Statement: PA cities’ lawsuit to undo General Assembly’s preemption crucial to addressing plastic pollution

Municipalities must be empowered to address pollution issues when legislature won’t
For Immediate Release

PHILADELPHIA – Philadelphia joined with the municipalities of Lower Merion, Narberth (Montgomery County) and West Chester (Chester County) to file a lawsuit Wednesday against Pennsylvania’s General Assembly. The suit claims the legislature unconstitutionally enacted a preemption law that strips the ability of local communities and officials across the commonwealth to implement ordinances addressing waste and litter from single-use plastics. 

This action comes as mounting data shows that plastic pollution has significant negative effects on our health and environment. Notably, a report released this week by PennEnvironment Research & Policy Center found microplastic contamination existed in 100 percent of water samples taken from more than 50 of Pennsylvania’s most popular rivers, lakes and streams

PennEnvironment Executive Director David Masur issued the following statement:

“When the General Assembly takes illegal steps to implement policies that put the health of Pennsylvania’s environment and residents at risk, it’s crucial that local officials step in and defend the commonwealth’s constitution and public good.

“Plastic pollution is dangerous to our health and planet and it’s becoming more prevalent by the day. It would be unconscionable to do anything short of reining in waste from single-use plastics as quickly as possible.

“This is especially true when the legislature outrageously uses a secretive, illegal, backroom process to ramrod through a controversial policy that strips control away from local communities and puts our environment at risk. This is nothing more than our elected officials doing the dirty work for the plastic industry, and it represents the worst of special interest influence in our political process.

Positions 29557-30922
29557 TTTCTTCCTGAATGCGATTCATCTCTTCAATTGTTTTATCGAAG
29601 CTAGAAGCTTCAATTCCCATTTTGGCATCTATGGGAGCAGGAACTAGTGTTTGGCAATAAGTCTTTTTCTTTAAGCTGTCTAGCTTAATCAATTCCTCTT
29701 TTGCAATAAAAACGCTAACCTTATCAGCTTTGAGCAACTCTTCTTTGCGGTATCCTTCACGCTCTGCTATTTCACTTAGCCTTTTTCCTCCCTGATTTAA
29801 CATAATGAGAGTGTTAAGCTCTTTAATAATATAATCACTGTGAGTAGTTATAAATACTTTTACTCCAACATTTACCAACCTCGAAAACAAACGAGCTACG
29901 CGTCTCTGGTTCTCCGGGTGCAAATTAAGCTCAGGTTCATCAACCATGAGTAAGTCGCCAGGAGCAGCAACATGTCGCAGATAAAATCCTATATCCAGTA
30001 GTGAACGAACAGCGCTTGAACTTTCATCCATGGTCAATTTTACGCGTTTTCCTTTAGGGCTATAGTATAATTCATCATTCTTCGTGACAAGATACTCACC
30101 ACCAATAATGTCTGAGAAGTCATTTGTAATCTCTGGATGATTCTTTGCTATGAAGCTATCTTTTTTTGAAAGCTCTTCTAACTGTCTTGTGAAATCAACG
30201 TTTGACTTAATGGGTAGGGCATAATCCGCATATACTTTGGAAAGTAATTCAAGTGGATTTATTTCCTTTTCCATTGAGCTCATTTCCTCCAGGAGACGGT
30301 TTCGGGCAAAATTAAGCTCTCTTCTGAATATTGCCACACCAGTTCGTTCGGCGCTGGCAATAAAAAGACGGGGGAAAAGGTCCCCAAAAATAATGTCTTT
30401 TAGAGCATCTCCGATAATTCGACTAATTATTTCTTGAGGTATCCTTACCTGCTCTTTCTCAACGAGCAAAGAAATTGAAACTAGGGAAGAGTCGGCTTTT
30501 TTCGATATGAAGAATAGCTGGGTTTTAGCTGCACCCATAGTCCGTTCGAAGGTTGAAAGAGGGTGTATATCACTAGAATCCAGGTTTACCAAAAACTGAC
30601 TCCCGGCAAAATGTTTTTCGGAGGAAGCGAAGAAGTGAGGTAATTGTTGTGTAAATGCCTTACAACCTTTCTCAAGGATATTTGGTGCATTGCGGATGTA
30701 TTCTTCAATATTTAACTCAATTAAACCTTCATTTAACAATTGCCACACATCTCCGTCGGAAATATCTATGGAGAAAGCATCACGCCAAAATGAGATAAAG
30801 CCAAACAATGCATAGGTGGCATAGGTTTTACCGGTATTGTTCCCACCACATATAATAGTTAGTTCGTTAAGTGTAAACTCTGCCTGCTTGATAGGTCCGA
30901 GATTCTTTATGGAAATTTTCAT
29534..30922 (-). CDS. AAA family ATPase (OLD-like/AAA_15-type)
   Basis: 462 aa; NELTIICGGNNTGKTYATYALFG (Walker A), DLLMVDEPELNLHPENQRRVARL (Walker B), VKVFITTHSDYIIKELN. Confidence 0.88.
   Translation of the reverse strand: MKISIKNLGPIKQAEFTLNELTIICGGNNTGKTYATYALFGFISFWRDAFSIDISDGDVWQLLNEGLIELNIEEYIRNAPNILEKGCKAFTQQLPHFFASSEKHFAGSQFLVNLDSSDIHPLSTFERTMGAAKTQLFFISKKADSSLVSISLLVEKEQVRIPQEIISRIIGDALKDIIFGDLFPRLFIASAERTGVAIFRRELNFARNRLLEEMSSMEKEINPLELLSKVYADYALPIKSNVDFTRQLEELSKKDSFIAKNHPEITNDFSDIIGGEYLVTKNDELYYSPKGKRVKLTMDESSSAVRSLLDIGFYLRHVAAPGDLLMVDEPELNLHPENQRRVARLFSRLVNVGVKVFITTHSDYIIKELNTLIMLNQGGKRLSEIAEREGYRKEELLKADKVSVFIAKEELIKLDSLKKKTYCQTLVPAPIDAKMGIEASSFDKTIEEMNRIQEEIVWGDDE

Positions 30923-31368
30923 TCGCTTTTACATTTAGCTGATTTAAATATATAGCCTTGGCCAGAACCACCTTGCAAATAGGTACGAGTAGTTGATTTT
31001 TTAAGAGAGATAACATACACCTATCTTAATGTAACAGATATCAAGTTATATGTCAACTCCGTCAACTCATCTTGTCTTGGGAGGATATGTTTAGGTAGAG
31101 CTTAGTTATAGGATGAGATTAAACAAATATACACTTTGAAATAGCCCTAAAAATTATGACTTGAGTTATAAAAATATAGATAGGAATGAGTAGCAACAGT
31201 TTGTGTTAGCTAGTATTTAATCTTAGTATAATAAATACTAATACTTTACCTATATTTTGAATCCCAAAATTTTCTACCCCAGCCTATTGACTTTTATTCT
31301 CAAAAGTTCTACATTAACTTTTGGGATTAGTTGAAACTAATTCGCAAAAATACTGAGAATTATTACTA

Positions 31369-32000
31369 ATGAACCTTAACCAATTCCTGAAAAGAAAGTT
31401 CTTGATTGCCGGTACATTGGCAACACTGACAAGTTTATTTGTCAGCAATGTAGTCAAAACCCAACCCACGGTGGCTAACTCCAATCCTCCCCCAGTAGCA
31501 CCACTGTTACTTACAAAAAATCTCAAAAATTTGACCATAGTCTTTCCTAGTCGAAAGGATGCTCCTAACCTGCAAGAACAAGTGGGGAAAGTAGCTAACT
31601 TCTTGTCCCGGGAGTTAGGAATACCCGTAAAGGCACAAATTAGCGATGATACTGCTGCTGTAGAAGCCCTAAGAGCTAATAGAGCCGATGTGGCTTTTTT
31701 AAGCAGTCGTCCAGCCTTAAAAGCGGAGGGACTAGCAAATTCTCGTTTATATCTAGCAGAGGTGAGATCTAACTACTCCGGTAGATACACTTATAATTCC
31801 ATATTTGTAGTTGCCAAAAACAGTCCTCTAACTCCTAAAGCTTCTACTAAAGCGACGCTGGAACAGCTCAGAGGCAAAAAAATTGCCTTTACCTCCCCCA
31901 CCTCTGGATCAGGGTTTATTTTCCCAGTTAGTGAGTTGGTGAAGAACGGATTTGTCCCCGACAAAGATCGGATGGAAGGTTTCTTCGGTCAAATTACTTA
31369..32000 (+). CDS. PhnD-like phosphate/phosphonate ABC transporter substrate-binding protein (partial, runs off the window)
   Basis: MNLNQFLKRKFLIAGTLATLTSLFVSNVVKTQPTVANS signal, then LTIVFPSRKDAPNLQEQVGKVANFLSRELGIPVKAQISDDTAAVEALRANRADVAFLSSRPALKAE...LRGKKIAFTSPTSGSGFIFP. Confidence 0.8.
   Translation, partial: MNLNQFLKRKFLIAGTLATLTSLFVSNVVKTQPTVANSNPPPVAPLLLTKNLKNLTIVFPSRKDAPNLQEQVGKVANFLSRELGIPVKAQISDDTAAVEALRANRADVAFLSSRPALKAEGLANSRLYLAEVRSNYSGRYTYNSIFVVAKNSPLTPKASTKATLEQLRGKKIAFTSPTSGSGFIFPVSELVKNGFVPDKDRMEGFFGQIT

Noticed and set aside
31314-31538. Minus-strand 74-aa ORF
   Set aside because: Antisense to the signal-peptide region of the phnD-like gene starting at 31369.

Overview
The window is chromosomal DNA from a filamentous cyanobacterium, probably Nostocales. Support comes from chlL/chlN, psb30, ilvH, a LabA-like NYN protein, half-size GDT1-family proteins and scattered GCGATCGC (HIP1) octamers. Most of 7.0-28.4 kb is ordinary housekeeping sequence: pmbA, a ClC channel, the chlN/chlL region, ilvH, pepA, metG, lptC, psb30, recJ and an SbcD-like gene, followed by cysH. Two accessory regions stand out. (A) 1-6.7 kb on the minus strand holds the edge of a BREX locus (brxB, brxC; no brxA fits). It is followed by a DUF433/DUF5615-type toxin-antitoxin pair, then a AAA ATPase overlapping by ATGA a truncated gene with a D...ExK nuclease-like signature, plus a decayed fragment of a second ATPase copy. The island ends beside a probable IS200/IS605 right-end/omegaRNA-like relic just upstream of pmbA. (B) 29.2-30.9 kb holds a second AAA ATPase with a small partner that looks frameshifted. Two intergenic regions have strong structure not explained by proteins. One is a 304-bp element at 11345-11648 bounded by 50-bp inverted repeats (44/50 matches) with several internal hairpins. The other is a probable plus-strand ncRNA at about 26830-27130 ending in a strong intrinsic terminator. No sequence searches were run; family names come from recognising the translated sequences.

“America has a ‘stuff’ problem. We are encouraged to make, use and discard at the greatest possible speed. And when we’re done we think we believe we’re throwing these things away. Only, there is no ‘away.’ These products litter our communities, turn into air and water pollution at landfills and incinerators, and clog our oceans for generations to come.

“From our highest mountains and deepest oceans to Pennsylvania’s most beloved and visited waterways, the planet is swimming in plastic pollution. Plastic items we often use once for a few minutes and then toss plague our planet for centuries.

“It’s crucial that local communities have access to the successful tools that have worked in cities, counties and states across the nation in order to address plastic waste and move away from a disposable society, and the filing of today’s lawsuit is a critical step in ensuring Pennsylvania’s municipalities have those tools.”

Philadelphia Councilman Mark Squilla issued the following statement at a press conference announcing the lawsuit:

“"I want to thank PennEnvironment, who brought this idea to us so we could look at the ways that we could challenge the commonwealth on this, and we wouldn't be here without them." 

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PennEnvironment is dedicated to protecting our air, water and open spaces. We investigate problems, craft solutions, educate the public and decision-makers, and help the public make their voices heard in local, state and national debates over the quality of our environment and our lives. For more information, visit www.PennEnvironment.org.